Eye For Film >> Movies >> Alexa To Exa (2015) Film Review
Alexa To Exa
Reviewed by: Jennie Kermode
Almost everybody finds, at some stage in their teens or early twenties, that it's a struggle to fit in. It has become a cliché about young people, who are frequently mocked by those who have forgotten what it's like to live in a restricted world with limited knowledge of the opportunities that are out there. For some people, those opportunities are much more limited than they are for others. Alexa To Exa is a personal account of the effort it takes to find space in a society that seems unwilling to make much effort in return.
An opening shot, apparently captured some time before the rest of the film (by someone who has yet to master the difficult art of capturing sound on location), shows us a happy kid promising that what follows will be full of fun. This isn't entirely true, though there are certainly moments of joy to be found. It's not just that Exa is honest about feelings of despair, it's that there's a lot of anger here, albeit graciously expressed - and it's anger that most viewers will find hard to argue with.
It's never easy to grow up queer in a small town. Exa seems to have stayed under the radar better than most, but that too has a price. As in many stories like this, higher education provides escape and the chance to live more openly, but even there there are challenges, and it's hard for a young person to see any kind of life beyond that. Must there be a return to the closet? The alternatives - the communities offering welcome and shelter to the lost - are out of sight. Nobody introduces them here. All we have is raw first person narrative. The craft with which it's put together, Exa proving to be a capable editor as well as narrator, is almost painful to see, because talents like this are so easily crushed under the pressures of trying to survive.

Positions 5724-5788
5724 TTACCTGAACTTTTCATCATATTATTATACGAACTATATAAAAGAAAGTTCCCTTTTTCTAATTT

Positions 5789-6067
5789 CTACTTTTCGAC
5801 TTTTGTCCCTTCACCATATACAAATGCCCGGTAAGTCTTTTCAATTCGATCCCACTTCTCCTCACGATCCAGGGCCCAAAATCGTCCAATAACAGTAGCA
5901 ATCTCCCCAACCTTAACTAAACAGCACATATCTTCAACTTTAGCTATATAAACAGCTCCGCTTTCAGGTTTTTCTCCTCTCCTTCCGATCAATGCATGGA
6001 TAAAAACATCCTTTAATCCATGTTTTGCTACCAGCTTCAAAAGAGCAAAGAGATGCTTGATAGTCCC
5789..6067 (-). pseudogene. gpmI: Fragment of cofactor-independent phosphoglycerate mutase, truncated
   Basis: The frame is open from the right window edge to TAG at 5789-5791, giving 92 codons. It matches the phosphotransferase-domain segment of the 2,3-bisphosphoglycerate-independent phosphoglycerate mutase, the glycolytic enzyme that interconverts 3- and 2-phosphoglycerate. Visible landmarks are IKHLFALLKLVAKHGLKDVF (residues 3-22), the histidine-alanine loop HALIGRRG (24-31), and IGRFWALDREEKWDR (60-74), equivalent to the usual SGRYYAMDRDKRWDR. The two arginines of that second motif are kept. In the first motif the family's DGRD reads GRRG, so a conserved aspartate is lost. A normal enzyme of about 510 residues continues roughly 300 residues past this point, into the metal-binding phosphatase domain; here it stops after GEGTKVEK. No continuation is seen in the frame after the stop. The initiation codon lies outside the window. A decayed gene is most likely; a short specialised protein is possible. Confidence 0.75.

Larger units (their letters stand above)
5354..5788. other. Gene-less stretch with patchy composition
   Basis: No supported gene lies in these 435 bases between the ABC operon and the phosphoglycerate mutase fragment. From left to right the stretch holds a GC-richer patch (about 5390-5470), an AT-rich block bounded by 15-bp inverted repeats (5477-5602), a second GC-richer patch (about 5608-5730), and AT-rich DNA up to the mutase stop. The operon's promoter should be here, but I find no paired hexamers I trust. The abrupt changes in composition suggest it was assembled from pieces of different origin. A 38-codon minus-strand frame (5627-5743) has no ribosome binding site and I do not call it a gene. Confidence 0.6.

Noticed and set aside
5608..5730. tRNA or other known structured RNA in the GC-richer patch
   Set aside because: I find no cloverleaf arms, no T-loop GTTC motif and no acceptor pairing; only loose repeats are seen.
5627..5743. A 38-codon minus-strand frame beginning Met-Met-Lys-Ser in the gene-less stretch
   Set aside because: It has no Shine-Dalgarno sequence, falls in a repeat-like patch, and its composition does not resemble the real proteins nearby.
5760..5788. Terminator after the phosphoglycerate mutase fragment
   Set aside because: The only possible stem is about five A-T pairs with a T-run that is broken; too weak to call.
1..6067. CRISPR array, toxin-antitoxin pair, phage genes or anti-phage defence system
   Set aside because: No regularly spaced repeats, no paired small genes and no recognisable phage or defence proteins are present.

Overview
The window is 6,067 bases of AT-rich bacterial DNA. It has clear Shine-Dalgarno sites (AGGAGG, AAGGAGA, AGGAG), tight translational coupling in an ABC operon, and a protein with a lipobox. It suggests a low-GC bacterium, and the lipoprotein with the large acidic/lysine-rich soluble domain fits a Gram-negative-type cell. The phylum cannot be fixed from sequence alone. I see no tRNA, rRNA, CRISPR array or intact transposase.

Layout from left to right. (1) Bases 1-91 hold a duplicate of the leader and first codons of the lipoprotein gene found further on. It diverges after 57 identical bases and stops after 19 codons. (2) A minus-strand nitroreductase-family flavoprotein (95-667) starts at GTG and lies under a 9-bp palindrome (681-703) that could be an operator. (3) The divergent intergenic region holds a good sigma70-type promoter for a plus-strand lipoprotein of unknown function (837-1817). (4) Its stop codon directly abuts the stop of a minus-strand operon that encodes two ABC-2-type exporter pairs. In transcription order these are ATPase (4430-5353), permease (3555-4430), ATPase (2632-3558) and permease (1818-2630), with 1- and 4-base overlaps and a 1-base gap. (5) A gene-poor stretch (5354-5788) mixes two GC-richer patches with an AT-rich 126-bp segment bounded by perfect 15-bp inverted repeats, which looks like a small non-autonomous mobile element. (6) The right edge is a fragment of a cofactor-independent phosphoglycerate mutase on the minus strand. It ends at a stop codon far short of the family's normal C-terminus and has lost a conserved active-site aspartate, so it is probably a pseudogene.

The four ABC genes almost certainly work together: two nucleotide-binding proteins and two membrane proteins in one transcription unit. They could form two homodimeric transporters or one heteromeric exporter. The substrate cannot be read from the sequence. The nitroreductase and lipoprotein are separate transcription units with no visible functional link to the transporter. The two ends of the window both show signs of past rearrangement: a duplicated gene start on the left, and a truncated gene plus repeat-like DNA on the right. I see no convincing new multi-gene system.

Exa will probably be fine. Many won't be. Even without that knowledge, that broader context, this is an affecting little film. Importantly, it challenges the myth of acceptance in the gay community, exploring what often happens when people come out as trans. Exa considers what it would mean to live post-transition in a society that would still be prescriptive and crude. The need for role models - especially for trans men - is painfully apparent, and this is something that many young people will feel they can connect with.
Exa wears bright coloured clothing, leaps around on sunny days, laughs loudly, finishes the film with disco lights - yet in many ways this is a story about invisibility. It's a modest but important film, and Exa's is a voice that deserves to be heard.Reviewed on: 26 Sep 2016